• Posted on: 10 October 2022

Pinoy youth in worse mental shape today, nationwide survey indicates

Close to one in five Filipino youth aged 15-24 have ever considered ending their life. This is among the key findings of the 2021 Young Adult Fertility and Sexuality Study (YAFS5), the fifth in the series of nationwide surveys on Filipino youth led by the University of the Philippines Population Institute (UPPI) and funded by the Department of Health (DOH).

Participated in by 10,949 randomly selected youth aged 15-24, the study examined two sets of mental health indicators, namely depressive symptoms and suicidal experiences, which the YAFS study has tracked since 2002.

The UPPI found that the percentage of youth who often felt depressive symptoms in the reference week substantially increased from 2013 to 2021, with the share of those who often felt loneliness, sadness, and being disliked by other people almost doubling over the period (see Figure 1). Incidentally, data collection for YAFS5 was conducted in the middle of the COVID-19 pandemic, whereby physical and social isolation may have gravely affected young people’s disposition.

Similarly, the share of youth who have ever experienced suicide ideation and suicide attempt more than doubled between 2013 and 2021, and the corresponding percentages among female youth are twice as high as that of male youth. This reverses the trend that was observed between 2002 and 2013 (see Figures 2A and 2B).

In 2013, more than 574,000 or 3% of Filipino youth ever tried ending their life. In 2021, the percentage rose to 7.5%, equivalent to almost 1.5 million youth with such experience.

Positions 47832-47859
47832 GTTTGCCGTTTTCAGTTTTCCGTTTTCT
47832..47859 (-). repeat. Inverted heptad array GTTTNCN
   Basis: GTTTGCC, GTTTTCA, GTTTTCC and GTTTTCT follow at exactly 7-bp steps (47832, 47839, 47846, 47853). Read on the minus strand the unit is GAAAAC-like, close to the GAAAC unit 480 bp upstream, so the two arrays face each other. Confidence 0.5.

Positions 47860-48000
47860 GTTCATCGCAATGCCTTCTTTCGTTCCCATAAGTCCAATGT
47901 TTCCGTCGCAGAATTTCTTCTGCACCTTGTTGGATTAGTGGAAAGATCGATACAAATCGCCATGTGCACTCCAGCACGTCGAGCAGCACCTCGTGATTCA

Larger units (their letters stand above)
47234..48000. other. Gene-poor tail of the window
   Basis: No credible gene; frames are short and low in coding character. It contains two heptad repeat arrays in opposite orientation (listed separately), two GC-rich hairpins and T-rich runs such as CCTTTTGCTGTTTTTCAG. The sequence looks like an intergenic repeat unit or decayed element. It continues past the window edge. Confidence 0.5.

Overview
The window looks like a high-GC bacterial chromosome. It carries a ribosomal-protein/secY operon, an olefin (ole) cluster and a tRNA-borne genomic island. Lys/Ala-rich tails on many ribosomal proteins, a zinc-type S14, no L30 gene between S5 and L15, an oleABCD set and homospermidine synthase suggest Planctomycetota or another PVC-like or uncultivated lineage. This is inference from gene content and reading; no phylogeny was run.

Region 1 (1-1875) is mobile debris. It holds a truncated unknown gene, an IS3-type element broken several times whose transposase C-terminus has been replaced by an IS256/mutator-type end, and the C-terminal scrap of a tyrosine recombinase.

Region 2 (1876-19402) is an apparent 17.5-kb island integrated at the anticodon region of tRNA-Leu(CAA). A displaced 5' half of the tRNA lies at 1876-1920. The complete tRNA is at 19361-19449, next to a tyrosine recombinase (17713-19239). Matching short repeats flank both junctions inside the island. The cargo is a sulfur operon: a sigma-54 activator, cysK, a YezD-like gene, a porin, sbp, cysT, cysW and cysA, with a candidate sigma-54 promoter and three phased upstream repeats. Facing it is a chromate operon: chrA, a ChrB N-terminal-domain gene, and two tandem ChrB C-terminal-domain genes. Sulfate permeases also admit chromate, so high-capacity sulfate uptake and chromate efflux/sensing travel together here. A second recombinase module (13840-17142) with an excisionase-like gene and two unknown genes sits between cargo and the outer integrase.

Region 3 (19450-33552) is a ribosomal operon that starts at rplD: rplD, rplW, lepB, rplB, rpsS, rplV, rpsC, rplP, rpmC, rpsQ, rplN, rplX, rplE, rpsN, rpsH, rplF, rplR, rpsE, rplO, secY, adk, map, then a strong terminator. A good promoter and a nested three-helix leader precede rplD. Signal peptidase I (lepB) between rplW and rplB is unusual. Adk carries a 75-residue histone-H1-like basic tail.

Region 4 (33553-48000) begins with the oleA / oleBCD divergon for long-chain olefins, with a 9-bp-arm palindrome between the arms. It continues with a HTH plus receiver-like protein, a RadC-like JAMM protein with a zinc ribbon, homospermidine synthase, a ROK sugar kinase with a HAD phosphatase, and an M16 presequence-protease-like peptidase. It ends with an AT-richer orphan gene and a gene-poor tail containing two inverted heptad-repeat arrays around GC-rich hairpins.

Unfortunately, six in 10 of those who ever thought of committing suicide did not reach out to anyone about it. The few who did so mostly sought help from close friends or peers (25% of suicide ideators), followed by parents/guardians (7%) and other relatives (5%). Even among those who acted on their suicidal thought, seeking professional help was highly unpopular (4%). In every 10 young adults, only one is aware of any suicide prevention program or service.

These alarming findings indicate that today’s youth have poorer mental well-being than in the last few decades. The reasons for this are many and complex, but as it is, multiple challenges, including severe understaffing, the cost of consultation and treatment, and the stigmatization of mental health problems confront mental healthcare in the country.

On World Mental Health Day, October 10, the UPPI is one with the global call for making mental health and well-being for all a priority in all sectors of society.

The national dissemination of the full key findings of the YAFS5 will be on Friday, 14 October 2022, at Park Inn by Radisson Hotel in Quezon City. We invite members of the press and interested organizations to be there.


Download this press release here.